Morning Reads for Tuesday, January 6th, 2015, albeit delayed

Dizzy Gillespie died on this day in 1993, Sam Rayburn was born today in 1861. Morning Reads after the jump…

 

  • Twelve Geopolitical Lessons Learned in 2014 (New Yorker)
  • The state of the pour, Georgia breweries need a hand (CreativeLoafing)
  • How statisticians changed the war, and the war changed statistics (The Economist)
  • Signs That You Lack Emotional Intelligence (Harvard Business Review)
  • Knowledge Doubling Every 12 Months, Soon to be Every 12 Hours (Industry Tap)
  • Good Times Run Out for Sand Producers: Fracking Boom Pushed Up Demand, but Oil-Price Collapse Alters Outlook (WSJ)
  • Slavery and Capitalism (Chronicle of Higher Education)
  • The Army Is Building An Algorithm To Prevent Suicide (fivethirtyeight.com)
  • Lucasfilm Owns All of Your Droids (Priceonomics)
  • The Steep Cost of America’s High Incarceration Rate (WSJ)
  • What 800 Nerds on a Cruise Ship Taught Me About Life, the Universe, and Snorkeling (Wired)
  • A scandal’s long shadow: Football’s back, but the valley isn’t happy. Penn Staters still seethe over Paterno’s treatment. (Philly.com)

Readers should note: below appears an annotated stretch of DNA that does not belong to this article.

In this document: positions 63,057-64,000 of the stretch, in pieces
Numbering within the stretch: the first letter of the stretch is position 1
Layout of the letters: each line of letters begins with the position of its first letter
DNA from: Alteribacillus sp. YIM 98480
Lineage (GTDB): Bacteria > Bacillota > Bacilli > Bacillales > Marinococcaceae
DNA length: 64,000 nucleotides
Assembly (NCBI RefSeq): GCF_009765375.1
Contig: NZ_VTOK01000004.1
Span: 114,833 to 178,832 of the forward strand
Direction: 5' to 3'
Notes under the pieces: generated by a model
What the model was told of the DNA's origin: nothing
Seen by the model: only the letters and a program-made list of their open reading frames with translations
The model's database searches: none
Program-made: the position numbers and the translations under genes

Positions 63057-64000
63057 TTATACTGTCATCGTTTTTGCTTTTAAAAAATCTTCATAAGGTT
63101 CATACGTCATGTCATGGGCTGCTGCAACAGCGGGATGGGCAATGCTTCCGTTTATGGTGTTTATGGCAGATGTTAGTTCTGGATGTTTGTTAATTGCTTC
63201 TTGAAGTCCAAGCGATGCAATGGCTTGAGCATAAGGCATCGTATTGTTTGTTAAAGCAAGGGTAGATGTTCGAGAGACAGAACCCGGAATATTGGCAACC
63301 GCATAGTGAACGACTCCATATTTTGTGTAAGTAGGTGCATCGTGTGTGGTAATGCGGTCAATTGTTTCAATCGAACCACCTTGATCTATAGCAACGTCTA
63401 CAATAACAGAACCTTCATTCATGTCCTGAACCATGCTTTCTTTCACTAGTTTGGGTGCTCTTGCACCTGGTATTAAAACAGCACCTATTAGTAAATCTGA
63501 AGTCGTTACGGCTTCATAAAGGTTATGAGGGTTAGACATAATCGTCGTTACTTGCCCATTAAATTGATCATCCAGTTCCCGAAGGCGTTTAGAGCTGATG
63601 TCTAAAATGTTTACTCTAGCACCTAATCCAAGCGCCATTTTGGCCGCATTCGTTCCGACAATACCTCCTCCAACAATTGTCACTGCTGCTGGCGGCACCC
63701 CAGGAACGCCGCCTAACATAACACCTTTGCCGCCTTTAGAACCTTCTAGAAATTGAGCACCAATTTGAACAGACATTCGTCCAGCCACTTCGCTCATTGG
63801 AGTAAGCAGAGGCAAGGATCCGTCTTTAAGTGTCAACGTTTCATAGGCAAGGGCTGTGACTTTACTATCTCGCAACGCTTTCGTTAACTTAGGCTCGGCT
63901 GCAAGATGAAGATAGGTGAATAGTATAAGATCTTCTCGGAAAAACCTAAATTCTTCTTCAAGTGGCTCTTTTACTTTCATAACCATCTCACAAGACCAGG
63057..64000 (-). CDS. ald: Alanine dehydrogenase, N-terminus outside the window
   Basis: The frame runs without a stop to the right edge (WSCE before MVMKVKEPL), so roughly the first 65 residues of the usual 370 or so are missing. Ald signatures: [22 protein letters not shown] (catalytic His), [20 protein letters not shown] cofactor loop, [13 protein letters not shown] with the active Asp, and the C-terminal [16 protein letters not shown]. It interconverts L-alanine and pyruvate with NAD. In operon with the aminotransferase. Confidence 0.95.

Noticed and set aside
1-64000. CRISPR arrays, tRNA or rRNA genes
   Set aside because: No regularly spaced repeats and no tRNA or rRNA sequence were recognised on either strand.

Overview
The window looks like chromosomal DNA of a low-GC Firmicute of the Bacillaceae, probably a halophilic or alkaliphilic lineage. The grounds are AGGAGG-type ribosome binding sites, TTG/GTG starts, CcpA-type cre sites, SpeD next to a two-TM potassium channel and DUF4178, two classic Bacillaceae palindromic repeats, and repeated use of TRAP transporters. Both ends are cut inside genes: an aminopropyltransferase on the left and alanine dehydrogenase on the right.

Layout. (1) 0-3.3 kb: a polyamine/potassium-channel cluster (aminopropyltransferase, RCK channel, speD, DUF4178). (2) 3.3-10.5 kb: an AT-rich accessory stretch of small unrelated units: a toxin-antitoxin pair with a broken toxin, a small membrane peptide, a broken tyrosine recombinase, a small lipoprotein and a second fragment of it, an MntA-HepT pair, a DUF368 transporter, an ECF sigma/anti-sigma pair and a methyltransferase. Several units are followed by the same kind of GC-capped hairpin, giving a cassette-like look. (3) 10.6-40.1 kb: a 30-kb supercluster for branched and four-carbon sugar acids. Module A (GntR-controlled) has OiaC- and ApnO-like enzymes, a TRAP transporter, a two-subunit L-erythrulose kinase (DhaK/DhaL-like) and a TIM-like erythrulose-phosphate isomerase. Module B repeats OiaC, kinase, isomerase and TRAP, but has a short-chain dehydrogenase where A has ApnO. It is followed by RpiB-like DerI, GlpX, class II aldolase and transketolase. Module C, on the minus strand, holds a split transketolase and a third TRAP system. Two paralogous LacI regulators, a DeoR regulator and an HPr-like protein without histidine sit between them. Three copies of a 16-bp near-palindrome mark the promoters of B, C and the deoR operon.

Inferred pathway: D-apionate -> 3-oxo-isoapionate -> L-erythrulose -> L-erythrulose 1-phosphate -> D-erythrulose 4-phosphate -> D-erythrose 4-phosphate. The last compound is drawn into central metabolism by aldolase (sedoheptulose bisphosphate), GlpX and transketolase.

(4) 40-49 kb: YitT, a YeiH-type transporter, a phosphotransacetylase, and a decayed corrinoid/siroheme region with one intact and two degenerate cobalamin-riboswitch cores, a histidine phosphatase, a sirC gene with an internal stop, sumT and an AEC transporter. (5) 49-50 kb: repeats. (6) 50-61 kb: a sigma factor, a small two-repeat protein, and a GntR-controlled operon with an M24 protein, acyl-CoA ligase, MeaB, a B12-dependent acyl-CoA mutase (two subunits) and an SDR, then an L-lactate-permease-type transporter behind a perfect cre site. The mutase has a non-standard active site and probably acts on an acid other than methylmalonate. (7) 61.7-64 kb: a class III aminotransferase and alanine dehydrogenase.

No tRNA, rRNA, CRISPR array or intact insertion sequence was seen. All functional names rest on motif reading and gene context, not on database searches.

• The Tragedy of the American Military: The American public and its political leadership will do anything for the military except take it seriously. The result is a chickenhawk nation in which careless spending and strategic folly combine to lure America into endless wars it can’t win. (The Atlantic)

6 comments

  1. saltycracker says:

    Slavery and Capitalism aka cheap labor, pales with the returns from indentured workers and third world labor but the best of all returns (for the employer) has been illegal immigrants.

  2. saltycracker says:

    “The Tragedy of the American Military” was thought provoking.
    Got a new buzz word for us “sycophants”.

    • Will Durant says:

      Finally got the time to read the entire article and while “Chickenhawk” may not be a new word it is an apt description of where we are as a nation with our treatment of the military. The Cato Institute citation they present sums it up pretty well:

      The vast majority of Americans outside the military can be triply cynical in their attitude toward it. Triply? One: “honoring” the troops but not thinking about them. Two: “caring” about defense spending but really viewing it as a bipartisan stimulus program. Three: supporting a “strong” defense but assuming that the United States is so much stronger than any rival that it’s pointless to worry whether strategy, weaponry, and leadership are right.

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